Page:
When you visit your parents (or other older relatives), do you ever get the sense that they still see you as a five-year-old kid? You could be fifty years old now, but your mom is still going to remind you to take a jacket because she remembers the winter day when you were in kindergarten and you accidentally left your coat at home. It’s even worse if you need to offer your parents advice. They’ll listen to suggestions from almost anyone else before they’ll listen to you because they just can’t picture you in that role. Unfortunately, something very similar can happen to sales ops teams, especially if they started out doing administrative work for the sales department.
It’s really common for sales ops teams to begin as little more than glorified assistants for the sales reps. Over time, however, most businesses discover that their sales ops groups add much more value if they focus on strategic issues rather than just day-to-day tactical work.
So the sales ops team starts looking at the bigger picture. As they dig into analyzing the numbers, they often get really excited about their discoveries. They can’t wait to share them with the sales team so that they can begin making the improvements that will help the company become more successful.
But the sales team frequently doesn’t respond with the same level of enthusiasm. They may ignore everything the sales ops team suggests or even react with outright hostility. They don’t really want to hear how the sales process could be improved—they just want you to help them close the deal they are working on right now.
If that happens to you, don’t worry. It doesn’t mean that you’re going to be relegated to an administrative role forever. The SellingBrew research team offers three suggestions for getting the sales team to listen and take you seriously when you offer strategic advice.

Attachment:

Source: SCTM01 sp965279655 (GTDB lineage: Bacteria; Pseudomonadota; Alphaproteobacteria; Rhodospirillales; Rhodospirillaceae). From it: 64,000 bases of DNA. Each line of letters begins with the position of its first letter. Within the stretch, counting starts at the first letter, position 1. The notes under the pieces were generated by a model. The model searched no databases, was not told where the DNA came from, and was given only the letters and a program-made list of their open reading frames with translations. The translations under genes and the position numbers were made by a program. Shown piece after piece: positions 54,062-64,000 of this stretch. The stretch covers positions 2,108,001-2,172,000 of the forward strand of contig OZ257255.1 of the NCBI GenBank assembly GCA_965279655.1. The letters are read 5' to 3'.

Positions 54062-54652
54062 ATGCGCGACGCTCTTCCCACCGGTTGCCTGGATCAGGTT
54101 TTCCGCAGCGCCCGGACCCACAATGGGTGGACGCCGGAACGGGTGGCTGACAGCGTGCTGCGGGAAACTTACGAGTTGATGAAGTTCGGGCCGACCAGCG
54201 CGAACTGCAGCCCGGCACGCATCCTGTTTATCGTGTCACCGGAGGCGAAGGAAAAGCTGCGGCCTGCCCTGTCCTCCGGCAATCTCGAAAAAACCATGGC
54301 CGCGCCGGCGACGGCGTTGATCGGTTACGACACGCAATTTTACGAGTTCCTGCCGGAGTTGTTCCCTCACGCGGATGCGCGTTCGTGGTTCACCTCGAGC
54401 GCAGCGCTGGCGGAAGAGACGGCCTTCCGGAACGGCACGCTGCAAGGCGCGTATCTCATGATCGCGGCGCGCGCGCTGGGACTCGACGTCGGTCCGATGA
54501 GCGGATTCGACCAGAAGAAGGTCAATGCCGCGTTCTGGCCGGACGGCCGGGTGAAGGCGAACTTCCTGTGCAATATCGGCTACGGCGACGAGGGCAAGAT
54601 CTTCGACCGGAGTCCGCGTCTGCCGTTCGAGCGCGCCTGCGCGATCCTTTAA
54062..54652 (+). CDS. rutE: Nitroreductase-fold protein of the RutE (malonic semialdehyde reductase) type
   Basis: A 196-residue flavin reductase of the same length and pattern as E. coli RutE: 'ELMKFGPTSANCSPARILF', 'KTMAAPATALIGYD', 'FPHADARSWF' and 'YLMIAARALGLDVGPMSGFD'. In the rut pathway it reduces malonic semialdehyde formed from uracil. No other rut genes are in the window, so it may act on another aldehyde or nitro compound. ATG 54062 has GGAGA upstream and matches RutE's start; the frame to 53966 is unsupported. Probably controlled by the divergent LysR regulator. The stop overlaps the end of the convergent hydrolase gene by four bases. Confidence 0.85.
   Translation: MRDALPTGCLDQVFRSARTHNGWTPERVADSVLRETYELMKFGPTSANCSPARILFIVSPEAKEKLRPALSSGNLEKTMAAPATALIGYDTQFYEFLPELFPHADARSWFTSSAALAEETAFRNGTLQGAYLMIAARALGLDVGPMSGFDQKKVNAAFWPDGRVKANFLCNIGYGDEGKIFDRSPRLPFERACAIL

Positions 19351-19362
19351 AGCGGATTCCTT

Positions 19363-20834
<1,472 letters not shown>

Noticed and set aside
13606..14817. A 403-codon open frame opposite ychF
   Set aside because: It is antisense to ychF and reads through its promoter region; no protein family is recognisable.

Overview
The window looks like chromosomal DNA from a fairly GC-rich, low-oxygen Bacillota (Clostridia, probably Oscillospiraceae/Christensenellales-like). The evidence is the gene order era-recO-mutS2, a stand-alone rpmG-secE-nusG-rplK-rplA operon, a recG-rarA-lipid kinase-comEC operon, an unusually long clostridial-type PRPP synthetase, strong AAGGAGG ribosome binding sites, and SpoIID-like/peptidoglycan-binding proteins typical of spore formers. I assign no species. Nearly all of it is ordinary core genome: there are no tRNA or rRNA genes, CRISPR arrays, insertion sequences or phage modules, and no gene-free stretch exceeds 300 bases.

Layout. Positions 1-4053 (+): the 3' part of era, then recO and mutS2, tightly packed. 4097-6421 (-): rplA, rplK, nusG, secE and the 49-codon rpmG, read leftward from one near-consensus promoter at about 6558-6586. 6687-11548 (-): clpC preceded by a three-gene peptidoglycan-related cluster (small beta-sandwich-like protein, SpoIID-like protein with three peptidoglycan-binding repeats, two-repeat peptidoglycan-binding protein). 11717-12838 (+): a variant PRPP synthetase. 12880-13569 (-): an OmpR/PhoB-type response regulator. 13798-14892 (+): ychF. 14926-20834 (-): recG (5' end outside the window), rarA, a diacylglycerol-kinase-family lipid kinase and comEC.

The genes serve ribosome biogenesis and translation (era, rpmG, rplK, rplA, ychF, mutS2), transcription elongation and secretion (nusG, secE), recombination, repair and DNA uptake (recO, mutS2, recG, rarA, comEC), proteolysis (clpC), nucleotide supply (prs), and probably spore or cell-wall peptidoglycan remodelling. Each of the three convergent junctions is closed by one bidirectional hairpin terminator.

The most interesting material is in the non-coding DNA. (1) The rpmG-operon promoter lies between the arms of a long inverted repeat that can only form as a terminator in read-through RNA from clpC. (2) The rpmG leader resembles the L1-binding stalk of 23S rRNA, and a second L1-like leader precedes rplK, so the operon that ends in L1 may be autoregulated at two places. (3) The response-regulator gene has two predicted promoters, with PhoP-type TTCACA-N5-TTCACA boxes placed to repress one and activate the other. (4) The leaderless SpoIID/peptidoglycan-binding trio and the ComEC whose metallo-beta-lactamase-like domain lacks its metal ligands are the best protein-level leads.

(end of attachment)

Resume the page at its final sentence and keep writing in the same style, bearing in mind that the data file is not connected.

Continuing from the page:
Lead with the data. If you’ve done your job right, you’ve come to your recommendations after a thorough analysis of the data. You can’t expect other people to accept those recommendations if they haven’t gone through the same process. So start with the numbers and then walk them through the analysis step-by-step. By the time you reach the end, they’ll probably be reaching the same conclusions you did.
Use non-threatening words. Words really do matter, and everyone responds better to a question than to a command. You need to be particularly careful when addressing anything that the sales department has been doing poorly. Use phrases like “it seems to me” or “help me understand” instead of presenting your ideas as facts. By using words that invite collaboration rather than confrontation, you may be able to learn more information and ultimately arrive at a better solution to a given issue.
Blame the system. Sometimes there’s just no getting around it — the sales team is wrong. But no matter how bad it is, don’t place the blame on the people involved. Instead, talking about improving the process or reforming the system. That gives the sales department a way to save face and makes it more likely that they’ll become part of the solution rather than part of the problem.
Admittedly, it takes some time to get the sales team to see the sales ops team in a different light, but these tips can help. Ultimately, however, the best thing you can do to change your image is to become an exceptional sales ops team. It’s hard to ignore someone who is really good at his or her job. To get started, check out the webinar on Exceptional Sales Ops Teams. It analyzes what is working well at other B2B firms and offers tips to help your sales ops team improve.
A veteran of B2B sales, marketing, and pricing, Rafe has more than 20 years of experience; he’s been a practitioner for Fortune 500 manufacturers and distributors, a successful independent consultant and author, as well a technology innovator. As a practitioner and consultant working to drive profitable growth for both new and well-established companies, Rafe learned the power of seemingly small improvements in just the right places. Ever since, he’s been an advocate for identifying true root causes and devising simple, pragmatic solutions that can be implemented with minimal disruption.
This post originally appeared on MindBrew. MindBrew provides real-world insights for business professionals. Our research and editorial teams gather insights from practitioners and industry experts all over the world. We pull together the actual experiences and practical know-how of these professionals who have “been there and done that” and who are seeking to identify the best practices across various industries, as well as the common problems and pitfalls to be avoided along the way. Our research and publications are available at:
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